As I write more posts on this blog, I start to realise that the content becomes more relevant and applicable the more honest I get with our personal finance numbers. It’s one thing to write about how to save more, how to spend less and how to invest more but if I don’t actually write about the actual impact of these strategies on our net worth, it’s difficult even for myself to see if they work.
I doubt we will ever fully disclose our net worth but I have already been providing snap shots of our portfolios & asset allocation and dividend & interest income. The only main piece missing from the blog is our liabilities and without these figures, it’s not possible to calculate our net worth. In the spirit of additional disclosure, I have now included a net worth page.
It summarises our assets held as investment, retirement and cash. More importantly, it shows the following liabilities.
I mentioned in my previous posts that we don’t view our apartment as an asset since it does not generate any income. However, we do view our mortgage as a liability since we have to make monthly principal and interest payments. The issue is that just disclosing our mortgage as a liability without the apartment value as an asset causes the net worth figure to become overly negative and it loses accuracy as a result.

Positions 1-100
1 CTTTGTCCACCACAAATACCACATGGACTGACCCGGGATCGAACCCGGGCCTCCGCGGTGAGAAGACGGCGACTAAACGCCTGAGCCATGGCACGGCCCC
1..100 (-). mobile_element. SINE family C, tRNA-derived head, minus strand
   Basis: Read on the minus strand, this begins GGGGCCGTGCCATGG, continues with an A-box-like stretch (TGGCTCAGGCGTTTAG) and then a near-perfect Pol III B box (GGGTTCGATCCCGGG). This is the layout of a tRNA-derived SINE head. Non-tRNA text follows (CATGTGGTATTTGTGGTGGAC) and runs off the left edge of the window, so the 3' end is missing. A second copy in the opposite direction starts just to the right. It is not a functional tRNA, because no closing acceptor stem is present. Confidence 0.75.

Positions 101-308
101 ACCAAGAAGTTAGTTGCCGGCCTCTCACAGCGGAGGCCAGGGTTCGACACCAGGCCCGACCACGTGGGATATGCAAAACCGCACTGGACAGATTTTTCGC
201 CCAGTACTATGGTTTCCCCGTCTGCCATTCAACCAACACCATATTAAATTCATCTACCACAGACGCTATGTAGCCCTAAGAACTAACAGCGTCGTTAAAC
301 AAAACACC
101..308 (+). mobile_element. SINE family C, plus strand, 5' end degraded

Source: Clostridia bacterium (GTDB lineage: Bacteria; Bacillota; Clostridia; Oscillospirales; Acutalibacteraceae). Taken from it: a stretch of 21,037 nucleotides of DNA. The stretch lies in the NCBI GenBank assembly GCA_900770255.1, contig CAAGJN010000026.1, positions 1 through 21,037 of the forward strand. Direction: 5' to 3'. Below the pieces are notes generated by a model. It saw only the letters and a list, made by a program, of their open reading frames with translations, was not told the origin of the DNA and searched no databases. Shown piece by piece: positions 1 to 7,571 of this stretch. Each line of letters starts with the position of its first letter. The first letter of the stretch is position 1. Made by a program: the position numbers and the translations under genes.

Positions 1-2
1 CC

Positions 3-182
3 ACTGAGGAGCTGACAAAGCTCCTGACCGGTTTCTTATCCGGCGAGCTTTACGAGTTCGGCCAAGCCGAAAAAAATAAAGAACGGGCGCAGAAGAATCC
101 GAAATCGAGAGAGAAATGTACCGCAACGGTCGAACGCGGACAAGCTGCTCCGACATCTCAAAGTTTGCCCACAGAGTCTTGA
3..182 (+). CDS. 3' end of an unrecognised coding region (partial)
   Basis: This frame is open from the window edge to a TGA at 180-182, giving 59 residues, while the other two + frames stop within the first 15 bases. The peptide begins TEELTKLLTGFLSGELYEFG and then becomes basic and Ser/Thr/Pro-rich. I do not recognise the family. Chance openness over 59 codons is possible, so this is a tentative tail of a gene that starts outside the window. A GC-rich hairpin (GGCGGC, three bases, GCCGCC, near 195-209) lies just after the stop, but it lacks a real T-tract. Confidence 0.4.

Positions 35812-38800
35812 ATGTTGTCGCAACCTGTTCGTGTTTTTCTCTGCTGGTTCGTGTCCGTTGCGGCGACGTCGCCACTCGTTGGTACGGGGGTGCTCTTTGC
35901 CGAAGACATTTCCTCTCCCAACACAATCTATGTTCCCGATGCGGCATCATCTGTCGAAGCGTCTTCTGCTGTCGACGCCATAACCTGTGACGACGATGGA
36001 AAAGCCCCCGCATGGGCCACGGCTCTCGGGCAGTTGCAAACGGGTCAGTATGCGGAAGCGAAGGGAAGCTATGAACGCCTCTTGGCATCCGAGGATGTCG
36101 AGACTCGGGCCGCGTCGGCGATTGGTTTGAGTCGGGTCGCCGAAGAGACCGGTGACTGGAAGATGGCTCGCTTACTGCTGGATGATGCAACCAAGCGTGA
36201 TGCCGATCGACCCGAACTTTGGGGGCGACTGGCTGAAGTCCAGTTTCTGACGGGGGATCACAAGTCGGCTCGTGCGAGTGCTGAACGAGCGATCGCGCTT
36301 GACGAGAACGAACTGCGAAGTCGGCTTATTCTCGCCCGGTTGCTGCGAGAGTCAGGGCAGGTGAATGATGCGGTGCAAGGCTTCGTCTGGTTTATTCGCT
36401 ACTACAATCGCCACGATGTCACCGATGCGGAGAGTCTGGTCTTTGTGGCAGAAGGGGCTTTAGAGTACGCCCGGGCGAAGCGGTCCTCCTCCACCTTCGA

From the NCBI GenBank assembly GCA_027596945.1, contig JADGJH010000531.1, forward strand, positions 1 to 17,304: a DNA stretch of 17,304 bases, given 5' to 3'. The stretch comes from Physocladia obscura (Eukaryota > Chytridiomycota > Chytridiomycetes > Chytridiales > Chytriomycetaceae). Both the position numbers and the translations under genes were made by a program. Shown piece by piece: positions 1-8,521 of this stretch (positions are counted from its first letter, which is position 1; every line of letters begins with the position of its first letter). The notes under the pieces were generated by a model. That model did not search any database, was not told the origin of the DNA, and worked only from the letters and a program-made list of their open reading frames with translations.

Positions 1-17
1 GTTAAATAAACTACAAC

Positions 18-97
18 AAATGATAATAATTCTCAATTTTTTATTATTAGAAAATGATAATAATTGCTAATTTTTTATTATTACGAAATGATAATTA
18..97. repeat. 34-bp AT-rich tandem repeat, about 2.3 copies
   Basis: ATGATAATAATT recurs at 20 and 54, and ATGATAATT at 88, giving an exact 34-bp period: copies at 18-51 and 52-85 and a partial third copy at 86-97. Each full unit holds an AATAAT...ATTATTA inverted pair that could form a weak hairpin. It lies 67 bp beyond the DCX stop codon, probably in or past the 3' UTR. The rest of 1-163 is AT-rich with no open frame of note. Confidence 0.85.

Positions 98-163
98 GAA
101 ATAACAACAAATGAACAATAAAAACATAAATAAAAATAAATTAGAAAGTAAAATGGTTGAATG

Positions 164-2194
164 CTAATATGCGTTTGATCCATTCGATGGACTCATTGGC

To improve the accuracy of our net worth figure, I have used an amount for the mortgage that is calculated by taking 50% of the market value of the apartment minus 100% of the principal value of the housing loan. In a way, I have budgeted for a 50% drop in the housing market prices. It’s a conservative approach but I rather understate than overstate our net worth.
This shows the billed and unbilled amounts charged to all of our credit cards at the point of updating the net worth page. Although we pay off the full amounts of our monthly credit card bills, all outstanding unpaid amounts should still be disclosed as liabilities. Given how we charge most of our spending to credit cards, this amount is a good estimate of our monthly expenses on transport, telco, groceries, dining, entertainment and travel.
We pay our income and property taxes to IRAS using the 12 interest-free monthly instalments plan. It improves our cash flow position but sits as a liability on our balance sheet consequently. This amount should reduce over the year but increase once we file our taxes at the end of each year.